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What to Expect

We are here to support you every step of the way and provide personalized, comprehensive care that meets your unique needs.

When you are referred to the Adult Congenital Heart Disease clinic, you will receive a letter, email, and/or a phone call informing you about the time of your first appointment. Usually, this appointment will include a series of tests planned in advance and a meeting with an ACHD cardiologist.

When You Arrive

The receptionist is the first person you meet at the Adult Congenital Heart Disease Clinic. To sign in with the receptionist, you will need your insurance card. If you do not have one, please bring another government-issued photo ID (such as a driver's license, passport, etc.). After you sign in, you will be guided appropriately by the ACHD clinical Navigator.

How Long Will Your Appointment Be?

First appointments take longer than follow-up appointments.

Your first appointment can take many hours, depending on the number of tests you require. While in the clinic, you will likely have an echocardiogram ​and an ECG, and you may have blood tests and other investigations such as an exercise test or other imaging.

Follow-up appointments usually take less time, but this will depend on the number of tests you are scheduled for (if any).

We do our best to stay on time. Unfortunately, your appointment may be delayed by unforeseen circumstances. We recommend that you come prepared for delays.

Before You Leave

At the end of your first appointment, the nurse or doctor will give you a contact list for your healthcare team. If you don't get a contact list, ask for it.

During your first appointment, you'll be asked if you want us to communicate with you by MyChart. Please ensure you have instructions on how to enroll in MyChart.

After every appointment, a healthcare team member will tell you about your next visit. Be sure you understand what is going to happen next. For example, know the time and place of your next visit or if someone will call you with this information.

If you are unsure about your next steps, don't be afraid to ask a team member. We are here to help you.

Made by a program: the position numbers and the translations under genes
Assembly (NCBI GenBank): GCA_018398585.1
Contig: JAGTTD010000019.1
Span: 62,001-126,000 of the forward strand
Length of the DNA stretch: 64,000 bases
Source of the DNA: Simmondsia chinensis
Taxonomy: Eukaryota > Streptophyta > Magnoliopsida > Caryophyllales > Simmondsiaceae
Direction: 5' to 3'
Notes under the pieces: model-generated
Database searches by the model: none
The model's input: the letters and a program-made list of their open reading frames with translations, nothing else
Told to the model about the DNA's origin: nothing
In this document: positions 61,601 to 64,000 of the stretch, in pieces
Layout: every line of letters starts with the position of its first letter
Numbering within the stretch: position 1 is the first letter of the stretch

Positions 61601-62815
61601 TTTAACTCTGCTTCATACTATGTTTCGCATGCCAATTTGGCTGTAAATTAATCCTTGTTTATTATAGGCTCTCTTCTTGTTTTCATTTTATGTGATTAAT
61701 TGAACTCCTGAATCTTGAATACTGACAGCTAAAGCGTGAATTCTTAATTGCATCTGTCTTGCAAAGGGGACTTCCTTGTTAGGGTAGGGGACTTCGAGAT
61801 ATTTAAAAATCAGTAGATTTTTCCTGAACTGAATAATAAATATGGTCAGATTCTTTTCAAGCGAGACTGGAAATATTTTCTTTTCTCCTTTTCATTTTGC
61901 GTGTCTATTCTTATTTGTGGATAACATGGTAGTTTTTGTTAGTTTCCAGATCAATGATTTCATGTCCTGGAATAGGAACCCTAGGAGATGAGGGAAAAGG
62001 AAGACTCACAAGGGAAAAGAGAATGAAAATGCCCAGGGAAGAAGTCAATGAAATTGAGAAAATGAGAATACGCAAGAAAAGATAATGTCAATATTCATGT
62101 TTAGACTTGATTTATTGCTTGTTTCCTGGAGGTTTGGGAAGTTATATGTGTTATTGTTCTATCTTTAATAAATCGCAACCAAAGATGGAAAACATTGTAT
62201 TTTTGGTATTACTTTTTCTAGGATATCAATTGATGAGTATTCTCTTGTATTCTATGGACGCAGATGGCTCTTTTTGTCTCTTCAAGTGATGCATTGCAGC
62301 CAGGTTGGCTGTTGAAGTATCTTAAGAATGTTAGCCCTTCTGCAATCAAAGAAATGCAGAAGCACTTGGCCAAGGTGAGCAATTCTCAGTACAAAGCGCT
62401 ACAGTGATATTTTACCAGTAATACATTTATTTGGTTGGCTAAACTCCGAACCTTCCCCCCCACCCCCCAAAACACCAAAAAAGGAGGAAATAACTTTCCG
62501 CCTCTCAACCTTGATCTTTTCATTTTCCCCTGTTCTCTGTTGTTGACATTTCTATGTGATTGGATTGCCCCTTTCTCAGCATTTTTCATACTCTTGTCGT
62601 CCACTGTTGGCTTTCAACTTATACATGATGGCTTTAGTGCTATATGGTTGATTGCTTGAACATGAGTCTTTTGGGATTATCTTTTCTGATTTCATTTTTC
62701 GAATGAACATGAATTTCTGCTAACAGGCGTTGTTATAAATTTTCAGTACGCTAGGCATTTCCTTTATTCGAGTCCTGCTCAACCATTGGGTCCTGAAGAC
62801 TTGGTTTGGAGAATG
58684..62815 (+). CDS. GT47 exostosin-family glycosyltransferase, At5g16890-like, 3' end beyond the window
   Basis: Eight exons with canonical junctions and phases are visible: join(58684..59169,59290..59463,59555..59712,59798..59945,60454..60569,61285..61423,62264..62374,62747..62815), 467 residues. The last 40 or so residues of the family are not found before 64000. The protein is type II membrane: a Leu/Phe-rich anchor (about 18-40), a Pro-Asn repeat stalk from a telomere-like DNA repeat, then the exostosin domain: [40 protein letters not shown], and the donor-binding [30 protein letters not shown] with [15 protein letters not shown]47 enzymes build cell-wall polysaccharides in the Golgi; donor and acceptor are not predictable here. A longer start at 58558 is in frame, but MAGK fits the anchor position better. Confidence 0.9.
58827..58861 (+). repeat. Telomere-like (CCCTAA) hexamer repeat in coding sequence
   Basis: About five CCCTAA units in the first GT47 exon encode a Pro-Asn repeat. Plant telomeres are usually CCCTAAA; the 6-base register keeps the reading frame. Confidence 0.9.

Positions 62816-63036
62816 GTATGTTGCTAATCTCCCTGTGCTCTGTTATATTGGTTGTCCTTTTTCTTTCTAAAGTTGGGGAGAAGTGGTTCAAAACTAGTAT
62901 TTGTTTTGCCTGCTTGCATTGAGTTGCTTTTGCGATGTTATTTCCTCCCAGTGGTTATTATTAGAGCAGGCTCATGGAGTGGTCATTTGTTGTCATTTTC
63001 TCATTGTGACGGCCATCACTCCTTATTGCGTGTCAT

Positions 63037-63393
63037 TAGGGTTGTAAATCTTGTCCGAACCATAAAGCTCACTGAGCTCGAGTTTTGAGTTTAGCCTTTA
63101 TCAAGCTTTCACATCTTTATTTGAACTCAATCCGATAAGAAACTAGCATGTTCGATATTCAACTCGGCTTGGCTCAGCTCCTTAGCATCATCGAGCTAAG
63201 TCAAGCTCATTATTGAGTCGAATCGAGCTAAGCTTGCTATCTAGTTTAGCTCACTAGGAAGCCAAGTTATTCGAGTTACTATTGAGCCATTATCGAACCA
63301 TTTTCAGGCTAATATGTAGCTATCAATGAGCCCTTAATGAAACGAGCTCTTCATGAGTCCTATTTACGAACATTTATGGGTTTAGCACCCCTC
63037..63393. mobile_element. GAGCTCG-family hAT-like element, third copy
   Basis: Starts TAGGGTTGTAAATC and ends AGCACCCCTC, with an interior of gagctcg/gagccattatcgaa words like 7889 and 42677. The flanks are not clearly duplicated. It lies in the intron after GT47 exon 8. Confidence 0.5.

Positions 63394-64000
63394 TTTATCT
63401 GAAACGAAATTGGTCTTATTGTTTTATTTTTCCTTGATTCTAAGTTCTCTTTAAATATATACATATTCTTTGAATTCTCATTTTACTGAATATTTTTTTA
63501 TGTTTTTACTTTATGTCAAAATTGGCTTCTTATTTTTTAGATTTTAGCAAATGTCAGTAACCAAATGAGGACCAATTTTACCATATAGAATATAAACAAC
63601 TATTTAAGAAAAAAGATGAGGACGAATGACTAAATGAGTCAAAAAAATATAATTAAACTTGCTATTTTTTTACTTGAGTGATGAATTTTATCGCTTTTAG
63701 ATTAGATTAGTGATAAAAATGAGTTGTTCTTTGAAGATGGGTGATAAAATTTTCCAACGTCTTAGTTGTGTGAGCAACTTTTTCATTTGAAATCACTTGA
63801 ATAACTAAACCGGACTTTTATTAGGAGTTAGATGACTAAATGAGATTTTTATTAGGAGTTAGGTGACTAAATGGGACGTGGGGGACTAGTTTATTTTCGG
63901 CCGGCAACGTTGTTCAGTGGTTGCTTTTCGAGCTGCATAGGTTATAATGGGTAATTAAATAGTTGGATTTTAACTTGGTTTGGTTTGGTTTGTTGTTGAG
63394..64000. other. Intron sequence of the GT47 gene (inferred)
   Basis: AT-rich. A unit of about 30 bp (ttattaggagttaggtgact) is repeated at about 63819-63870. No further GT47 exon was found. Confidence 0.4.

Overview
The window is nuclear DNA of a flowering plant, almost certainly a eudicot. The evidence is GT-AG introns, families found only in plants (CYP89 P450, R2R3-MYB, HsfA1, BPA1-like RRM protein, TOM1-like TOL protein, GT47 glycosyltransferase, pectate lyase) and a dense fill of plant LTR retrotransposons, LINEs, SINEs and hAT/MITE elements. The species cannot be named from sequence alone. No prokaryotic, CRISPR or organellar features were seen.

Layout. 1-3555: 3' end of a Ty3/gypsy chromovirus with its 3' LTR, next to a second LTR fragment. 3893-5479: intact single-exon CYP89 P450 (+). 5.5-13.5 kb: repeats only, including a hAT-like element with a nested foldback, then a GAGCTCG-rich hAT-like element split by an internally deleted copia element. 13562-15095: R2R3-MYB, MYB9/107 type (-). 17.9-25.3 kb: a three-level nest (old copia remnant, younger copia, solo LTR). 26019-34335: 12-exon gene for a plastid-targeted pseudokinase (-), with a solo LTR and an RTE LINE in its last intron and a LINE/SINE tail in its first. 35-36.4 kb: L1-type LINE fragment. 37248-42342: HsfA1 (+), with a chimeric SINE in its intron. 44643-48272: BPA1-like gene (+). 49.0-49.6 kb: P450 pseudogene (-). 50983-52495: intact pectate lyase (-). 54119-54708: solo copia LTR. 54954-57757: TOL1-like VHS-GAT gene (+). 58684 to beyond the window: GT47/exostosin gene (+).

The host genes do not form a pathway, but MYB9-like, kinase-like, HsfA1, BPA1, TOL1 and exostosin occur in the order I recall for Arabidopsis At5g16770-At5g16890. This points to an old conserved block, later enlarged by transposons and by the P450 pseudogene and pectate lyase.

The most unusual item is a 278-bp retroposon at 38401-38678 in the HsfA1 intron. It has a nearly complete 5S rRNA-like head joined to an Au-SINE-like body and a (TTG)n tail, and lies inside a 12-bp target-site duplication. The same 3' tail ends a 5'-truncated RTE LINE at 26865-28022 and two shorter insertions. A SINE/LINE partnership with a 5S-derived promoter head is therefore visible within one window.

What to Bring

  • CD or DVD of your imaging studies/Health Records
    Your referring doctor may give you a CD or DVD of imaging studies such as ​X-rays, CT Scans, or MRIs you may have had done. If so, bringing this CD or DVD with you is essential. You should also bring or send in advance all records you may have regarding your previous consultations, surgeries, and interventions, or let the clinic know in advance how to access these.
  • List of All Medications You Are Currently Taking
    This includes prescription, over-the-counter, vitamin or mineral supplements, and herbal remedies.
  • Medications That You Need to Take
    Appointments can take several hours. Bring with you any medications you usually take during the day.
  • Record of Any Changes
    Make notes about any changes in your condition you've noticed since your last visit, and bring these notes to show your doctor.
  • A Trusted Friend or Family Member
    A friend or family member can give you emotional support and help you make good choices. They can also help you gather information, take notes and ask questions.
  • List of Doctors and Hospitals
    Bring a list of doctors you have seen and the names of the hospitals where you have been treated. If you have access to your old records, including surgical reports and consultations, do bring a copy of all of them or have this information sent along ahead of you.
  • Questions to Ask
    Bring a list of questions to your appointment to help you remember everything you want to ask.